Because hair loss in women isn’t as common as it is in men, and because it doesn’t follow the same genetic pattern as in men, it can come as a huge surprise and be psychologically devastating.
The pattern of hair loss in women is different from that of men. Generally they have a diffuse thinning that affects the entire scalp. Women often maintain their frontal hairlines but thin behind it. The only problem with this type of hair loss is that it usually affects the back of the head also, in the donor area. Because of this, they are generally not good surgical candidates. Women often see hair loss due to hormonal changes, medical conditions, or other external factors. Before a treatment plan can be made, these factors must be ruled out by lab tests and an examination with the doctor.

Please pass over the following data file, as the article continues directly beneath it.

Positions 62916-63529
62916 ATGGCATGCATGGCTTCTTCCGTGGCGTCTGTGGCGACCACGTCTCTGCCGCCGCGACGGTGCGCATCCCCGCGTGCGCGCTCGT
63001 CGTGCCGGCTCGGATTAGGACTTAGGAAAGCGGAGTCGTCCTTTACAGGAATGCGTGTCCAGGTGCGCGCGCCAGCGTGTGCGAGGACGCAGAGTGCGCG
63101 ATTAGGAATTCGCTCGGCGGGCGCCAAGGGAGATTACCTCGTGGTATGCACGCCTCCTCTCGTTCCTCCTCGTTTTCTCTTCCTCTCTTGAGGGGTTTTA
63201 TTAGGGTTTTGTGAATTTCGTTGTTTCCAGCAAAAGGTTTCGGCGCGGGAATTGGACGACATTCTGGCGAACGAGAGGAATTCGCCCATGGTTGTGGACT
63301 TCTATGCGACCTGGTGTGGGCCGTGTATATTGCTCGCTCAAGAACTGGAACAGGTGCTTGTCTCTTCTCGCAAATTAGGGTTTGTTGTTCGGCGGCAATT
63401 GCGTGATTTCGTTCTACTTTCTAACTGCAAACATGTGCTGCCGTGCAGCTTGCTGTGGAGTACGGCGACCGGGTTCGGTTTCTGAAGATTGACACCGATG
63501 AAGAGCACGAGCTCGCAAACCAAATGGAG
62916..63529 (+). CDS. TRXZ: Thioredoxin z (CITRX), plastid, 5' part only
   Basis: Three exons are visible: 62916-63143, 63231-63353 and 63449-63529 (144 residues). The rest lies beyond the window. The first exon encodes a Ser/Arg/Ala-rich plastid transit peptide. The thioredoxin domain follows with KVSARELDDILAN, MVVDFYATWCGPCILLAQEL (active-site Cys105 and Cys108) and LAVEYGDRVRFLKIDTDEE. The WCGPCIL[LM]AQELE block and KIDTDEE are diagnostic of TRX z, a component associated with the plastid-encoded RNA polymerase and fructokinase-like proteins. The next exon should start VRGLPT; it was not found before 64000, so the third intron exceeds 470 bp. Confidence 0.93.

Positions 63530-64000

According to experts a very small percentage of women are actually candidates for hair transplant surgery, approximately 2 – 5% will benefit from this type of procedure. The only women who are potential candidates for surgical hair restoration are:
- Women who have suffered hair loss due to mechanical or traction Alopecia (non hormonal)
- Women who have had previous cosmetic or plastic surgery and are concerned about hair loss around the incision sites.
- Women who have a distinct pattern of baldness, similar to that of male pattern baldness. This includes, hairline recession, vertex thinning, and a donor area that is not affected by androgenetic Alopecia.
- Women who suffer hair loss due to trauma, including burn victims, scarring from accidents and chemical burns.
- Women with alopecia marginalis, a condition that looks very similar to traction alopecia.
Due to the lack of stability in women suffering with female pattern baldness, women generally make very poor candidates for hair transplant surgery. However, if your hair loss is caused by any of the above mentioned, then you may benefit from this procedure.